As Hollywood would have it the world is divided into two people: those forever chasing the popularity they witnessed others experience in school and those popular kids who peaked during their teenage years. Writers (usually) make up the former group, which is why there rarely is a movie that’s written from the viewpoint of the latter (Young Adult being an exception).


Writer-directors Andrew Mogel and Jarrad Paul (Yes Man) may have been in the former camp. The D Train is another sad sack comedy-drama about a man who never got over the exclusion/bullying in high school and needs the friendship of the formerly popular guy as some sort of validation. But D Train has added some spice to the mix - Mogel and Paul take what the bromance flirts with to its more logical conclusion.


Dan Landsman (Black) never made waves in school and no matter how hard he tries – calling himself as D Money, D Dog, D Smooth, D Train or whatever – he’s still that lost kid roaming the school halls. He feels that familiar pang of rejection when his ‘friends’ say they’re not going for a beer only to see them enter a bar when they think he’s gone home. He advises his teenage son (Russell Posner) not to chase the hot girl even though she’s into him: “It’s probably a joke.” His boss (Tambor) doesn’t take him seriously either, poking his belly with a condescending boop after another pitch is shot down.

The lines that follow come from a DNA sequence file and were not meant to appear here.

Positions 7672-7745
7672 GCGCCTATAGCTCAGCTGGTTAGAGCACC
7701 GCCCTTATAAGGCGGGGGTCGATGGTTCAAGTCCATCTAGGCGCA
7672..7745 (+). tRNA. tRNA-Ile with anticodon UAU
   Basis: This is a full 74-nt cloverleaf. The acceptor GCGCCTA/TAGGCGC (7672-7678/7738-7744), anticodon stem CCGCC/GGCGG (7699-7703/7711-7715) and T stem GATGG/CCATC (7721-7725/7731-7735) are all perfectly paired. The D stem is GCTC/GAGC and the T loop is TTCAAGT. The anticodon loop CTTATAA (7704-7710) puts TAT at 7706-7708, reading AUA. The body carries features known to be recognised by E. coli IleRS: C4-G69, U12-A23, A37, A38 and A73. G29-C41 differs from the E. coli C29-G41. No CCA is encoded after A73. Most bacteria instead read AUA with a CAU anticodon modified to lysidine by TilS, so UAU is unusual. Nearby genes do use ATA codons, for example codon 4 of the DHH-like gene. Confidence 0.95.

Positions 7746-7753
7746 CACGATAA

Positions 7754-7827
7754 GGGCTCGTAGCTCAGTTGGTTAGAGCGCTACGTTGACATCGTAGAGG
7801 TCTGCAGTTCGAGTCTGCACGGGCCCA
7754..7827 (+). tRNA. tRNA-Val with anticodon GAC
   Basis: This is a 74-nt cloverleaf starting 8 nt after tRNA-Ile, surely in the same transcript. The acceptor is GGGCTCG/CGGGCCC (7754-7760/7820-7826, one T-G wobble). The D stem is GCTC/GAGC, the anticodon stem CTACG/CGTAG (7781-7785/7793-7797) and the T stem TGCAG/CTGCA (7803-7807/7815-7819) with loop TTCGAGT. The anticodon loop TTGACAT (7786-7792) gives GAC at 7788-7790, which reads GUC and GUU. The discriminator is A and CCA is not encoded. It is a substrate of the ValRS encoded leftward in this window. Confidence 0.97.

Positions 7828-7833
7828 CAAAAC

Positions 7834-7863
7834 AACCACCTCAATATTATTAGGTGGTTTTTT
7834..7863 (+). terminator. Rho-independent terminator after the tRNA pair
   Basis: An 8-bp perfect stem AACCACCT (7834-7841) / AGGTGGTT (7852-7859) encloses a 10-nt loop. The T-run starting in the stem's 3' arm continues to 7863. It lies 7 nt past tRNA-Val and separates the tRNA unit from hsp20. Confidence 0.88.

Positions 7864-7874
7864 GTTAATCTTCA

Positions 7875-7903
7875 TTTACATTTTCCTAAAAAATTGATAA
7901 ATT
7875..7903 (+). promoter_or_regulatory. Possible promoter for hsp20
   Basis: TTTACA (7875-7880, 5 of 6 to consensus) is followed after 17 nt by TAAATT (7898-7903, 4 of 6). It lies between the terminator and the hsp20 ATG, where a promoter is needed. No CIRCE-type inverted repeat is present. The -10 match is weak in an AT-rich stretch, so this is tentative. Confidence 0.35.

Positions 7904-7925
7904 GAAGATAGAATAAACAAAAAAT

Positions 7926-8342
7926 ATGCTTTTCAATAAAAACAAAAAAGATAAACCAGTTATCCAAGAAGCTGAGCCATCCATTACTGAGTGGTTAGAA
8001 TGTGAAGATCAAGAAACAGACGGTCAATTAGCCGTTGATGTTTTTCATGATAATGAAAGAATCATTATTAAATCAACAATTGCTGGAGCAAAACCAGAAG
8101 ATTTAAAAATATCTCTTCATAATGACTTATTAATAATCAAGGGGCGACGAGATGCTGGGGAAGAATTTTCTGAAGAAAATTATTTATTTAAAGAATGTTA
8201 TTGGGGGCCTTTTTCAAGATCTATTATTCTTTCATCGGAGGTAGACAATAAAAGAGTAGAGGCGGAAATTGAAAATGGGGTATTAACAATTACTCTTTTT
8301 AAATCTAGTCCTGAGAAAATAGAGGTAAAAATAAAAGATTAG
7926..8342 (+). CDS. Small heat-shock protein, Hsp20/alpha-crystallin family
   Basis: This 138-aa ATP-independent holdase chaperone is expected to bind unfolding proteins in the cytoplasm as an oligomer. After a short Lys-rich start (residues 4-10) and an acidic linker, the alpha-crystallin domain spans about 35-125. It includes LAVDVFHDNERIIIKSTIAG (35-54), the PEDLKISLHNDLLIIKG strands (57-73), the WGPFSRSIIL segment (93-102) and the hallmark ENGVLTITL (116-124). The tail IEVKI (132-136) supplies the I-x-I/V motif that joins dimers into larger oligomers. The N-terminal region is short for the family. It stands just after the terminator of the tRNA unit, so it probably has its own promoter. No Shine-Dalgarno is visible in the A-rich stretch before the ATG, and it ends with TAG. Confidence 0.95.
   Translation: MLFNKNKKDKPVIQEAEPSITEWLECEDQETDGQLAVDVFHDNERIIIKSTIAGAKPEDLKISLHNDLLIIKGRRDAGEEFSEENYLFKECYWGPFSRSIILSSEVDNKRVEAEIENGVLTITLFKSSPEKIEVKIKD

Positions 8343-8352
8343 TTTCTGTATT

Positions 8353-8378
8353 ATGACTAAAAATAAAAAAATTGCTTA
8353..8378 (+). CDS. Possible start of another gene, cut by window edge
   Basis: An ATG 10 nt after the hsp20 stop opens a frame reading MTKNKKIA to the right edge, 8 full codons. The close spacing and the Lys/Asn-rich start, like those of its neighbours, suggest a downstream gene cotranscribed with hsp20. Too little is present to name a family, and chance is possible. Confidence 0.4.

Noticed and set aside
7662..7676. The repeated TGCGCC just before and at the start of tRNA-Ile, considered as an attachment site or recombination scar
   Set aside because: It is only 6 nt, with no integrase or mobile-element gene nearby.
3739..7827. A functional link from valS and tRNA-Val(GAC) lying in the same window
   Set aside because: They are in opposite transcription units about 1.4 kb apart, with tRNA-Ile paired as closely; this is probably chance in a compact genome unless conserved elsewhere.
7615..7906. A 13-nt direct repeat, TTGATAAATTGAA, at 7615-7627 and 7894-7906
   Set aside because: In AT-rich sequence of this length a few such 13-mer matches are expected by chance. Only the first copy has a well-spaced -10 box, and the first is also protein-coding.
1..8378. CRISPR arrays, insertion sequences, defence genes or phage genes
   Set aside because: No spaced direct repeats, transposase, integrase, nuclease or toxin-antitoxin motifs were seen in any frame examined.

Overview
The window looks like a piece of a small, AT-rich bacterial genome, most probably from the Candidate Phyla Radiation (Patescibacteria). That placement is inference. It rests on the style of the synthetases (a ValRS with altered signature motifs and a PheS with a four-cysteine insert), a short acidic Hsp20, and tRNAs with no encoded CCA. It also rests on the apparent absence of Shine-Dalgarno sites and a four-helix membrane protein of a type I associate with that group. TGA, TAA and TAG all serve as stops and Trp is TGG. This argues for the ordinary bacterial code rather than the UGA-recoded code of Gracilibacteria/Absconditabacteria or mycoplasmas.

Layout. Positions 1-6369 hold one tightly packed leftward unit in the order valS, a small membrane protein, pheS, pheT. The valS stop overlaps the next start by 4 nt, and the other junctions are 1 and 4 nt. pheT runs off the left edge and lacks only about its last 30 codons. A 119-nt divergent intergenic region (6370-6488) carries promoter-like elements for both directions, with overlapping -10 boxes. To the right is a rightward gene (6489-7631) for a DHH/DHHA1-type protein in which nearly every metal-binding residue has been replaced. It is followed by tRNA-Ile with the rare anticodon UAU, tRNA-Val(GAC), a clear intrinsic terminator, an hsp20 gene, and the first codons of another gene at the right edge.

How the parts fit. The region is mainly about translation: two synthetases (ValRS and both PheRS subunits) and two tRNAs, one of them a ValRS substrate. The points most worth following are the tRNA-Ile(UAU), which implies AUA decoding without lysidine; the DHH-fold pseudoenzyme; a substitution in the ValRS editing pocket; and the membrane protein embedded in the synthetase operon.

Dan is the self-appointed chairman of his school’s alumni committee struggling to get former classmates to sign up for the upcoming twenty-year reunion. When he sees Oliver Lawless (Marsden), the most popular kid back in school, look cool in a TV ad, he endeavours to convince him to come along, thinking if he shows up everyone will and the night will be a success. Dan the hero, etc. So he pretends to wife (Hahn) and boss that he has secured a deal in LA and jumps on a plane to locate the elusive actor…


This is where The D Train jumps the tracks and gets into murkier territory. But that Jack Black is terrific in the eponymous role should come as no shock to those who witnessed Bernie; as he proved in that Richard Linklater black comedy, Black is at his best when he’s suppressing that inner rage instead of letting it spew all over the set.


He goes for and hits the sweet spot between excruciating David Brent desperation and the nice guy trying just a tad too hard to be liked, between being truly unlikeable but totally understandable. Like Matt Damon in The Informant! Black convinces as a man believing he’s doing the right thing despite his selfish actions; as one lie begets another and Dan digs himself into a deeper hole, Black juggles the everything-is-good façade with growing dread that it will all fall apart. Marsden seems to realise this is Black’s movie and so just stands there looking cool and detached, while Hahn puts in a typically dependable performance.


That it neuters its message with an I Learned Something Today recap disappoints – a real un-PC follow through would be that Dan was a loser in school because he is a loser - but The D Train is still a ballsy comedy.